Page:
...when Engels Law, backed by a good amount empirical evidence, demonstrates that overall consumer preferences are not homothetic.
See for example, Jorgenson (1997)
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Here a short answer: Homothetic, identical preferences have the modelling advantage that the distribution of income across individuals does not matter for aggregate demand. That is, if you want to study, let's say, monetary policy where you do not expect changes in the distribution of income to affect your policy recommendations, then this is a reasonable assumption to make. If you want to study questions where changes in the distribution of income have large impact on policy recommendation (e.g., optimal taxation) this may be a bad assumption.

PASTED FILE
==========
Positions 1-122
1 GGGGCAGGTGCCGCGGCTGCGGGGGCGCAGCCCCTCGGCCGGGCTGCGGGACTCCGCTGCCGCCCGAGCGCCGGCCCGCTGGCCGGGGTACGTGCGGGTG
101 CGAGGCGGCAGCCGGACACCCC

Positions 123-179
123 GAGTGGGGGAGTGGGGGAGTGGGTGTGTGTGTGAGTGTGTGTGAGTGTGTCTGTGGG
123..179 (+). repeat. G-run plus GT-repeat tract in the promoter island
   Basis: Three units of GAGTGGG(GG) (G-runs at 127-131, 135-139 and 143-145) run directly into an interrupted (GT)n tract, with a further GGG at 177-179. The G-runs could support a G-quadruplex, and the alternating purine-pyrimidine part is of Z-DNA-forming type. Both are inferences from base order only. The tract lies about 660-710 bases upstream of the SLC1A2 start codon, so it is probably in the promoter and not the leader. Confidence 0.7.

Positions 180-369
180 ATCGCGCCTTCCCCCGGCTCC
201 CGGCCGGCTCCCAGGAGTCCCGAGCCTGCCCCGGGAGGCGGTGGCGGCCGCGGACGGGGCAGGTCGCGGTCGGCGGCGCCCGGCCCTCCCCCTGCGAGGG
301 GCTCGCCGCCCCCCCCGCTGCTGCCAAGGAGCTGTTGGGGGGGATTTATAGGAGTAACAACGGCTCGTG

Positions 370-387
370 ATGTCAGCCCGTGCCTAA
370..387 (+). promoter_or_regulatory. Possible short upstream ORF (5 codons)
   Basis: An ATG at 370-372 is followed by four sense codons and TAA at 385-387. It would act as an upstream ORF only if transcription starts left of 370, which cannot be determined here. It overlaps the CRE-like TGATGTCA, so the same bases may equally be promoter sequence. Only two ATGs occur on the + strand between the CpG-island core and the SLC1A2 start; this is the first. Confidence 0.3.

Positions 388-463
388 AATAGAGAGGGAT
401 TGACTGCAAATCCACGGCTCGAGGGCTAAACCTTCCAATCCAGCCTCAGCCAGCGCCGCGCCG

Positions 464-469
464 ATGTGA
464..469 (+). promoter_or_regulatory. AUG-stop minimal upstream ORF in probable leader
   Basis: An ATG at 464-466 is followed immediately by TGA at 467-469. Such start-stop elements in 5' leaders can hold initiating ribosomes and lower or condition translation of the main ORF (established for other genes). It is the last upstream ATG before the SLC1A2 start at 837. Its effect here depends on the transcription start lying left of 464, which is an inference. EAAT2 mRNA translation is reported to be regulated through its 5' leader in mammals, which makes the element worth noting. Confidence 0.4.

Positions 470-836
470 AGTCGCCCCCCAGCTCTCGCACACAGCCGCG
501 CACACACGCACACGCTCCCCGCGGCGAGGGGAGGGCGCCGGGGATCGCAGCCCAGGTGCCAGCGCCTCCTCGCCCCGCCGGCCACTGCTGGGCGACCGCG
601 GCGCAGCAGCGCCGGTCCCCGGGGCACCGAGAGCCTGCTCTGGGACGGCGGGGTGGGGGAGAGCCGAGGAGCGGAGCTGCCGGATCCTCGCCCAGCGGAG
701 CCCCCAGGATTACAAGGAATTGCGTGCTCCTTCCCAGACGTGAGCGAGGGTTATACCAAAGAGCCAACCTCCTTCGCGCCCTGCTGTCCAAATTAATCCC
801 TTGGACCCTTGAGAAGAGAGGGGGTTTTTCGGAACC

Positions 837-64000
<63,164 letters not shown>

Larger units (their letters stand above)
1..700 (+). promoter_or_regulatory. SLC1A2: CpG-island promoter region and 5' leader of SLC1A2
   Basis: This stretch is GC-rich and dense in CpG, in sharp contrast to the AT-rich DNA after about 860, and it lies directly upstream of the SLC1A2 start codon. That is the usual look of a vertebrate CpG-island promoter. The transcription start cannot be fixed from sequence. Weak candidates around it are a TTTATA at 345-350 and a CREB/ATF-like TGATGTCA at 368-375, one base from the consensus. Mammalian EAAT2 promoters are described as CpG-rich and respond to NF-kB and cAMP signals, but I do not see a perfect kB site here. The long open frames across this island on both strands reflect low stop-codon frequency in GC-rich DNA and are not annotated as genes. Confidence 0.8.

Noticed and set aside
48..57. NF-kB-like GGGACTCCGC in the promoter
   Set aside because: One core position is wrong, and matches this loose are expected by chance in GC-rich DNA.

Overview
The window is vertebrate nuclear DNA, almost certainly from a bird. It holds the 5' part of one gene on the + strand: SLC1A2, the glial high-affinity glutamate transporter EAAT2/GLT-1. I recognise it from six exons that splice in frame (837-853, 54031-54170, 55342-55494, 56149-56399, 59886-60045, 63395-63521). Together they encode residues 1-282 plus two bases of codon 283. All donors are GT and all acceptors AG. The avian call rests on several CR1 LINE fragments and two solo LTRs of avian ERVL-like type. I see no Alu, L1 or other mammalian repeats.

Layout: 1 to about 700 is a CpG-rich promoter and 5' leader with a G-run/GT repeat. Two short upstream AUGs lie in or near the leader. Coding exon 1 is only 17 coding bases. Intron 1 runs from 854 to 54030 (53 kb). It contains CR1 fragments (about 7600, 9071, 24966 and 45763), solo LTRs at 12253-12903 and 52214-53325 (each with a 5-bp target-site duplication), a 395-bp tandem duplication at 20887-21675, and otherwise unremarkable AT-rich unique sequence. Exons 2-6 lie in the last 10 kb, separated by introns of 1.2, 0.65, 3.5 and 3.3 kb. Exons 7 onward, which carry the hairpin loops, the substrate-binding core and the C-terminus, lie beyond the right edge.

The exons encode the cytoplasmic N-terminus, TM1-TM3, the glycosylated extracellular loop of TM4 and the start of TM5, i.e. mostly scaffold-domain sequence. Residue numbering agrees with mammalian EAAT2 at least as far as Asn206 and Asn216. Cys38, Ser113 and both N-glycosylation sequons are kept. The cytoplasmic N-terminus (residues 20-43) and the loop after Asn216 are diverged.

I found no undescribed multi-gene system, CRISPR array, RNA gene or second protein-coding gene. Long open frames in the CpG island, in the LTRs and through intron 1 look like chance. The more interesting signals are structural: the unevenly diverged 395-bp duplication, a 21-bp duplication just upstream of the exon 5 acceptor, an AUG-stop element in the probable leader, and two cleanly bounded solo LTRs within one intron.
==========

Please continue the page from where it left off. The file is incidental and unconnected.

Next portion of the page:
Let me answer the question by following @HRSE's explanation and recommending a good reading. Eaton and Kortum (Ecta, 2002) use homothetic preferences, a convenient assumption to get a tractable general equilibrium Ricardian model of trade. However, there is exhaustive evidence that the income elasticity of demand varies across goods and that this variation is economically significant.
Fieler (Ecta, 2011) follows Eaton and Kortum (2002) and makes substantial theoretical progress by introducing non-homothetic preferences. High income elasticity goods have a higher dispersion and are produced in high income countries. This higher dispersion leads to more trade among the high-income countries relative to low-income countries. The production side still assumes perfect competition.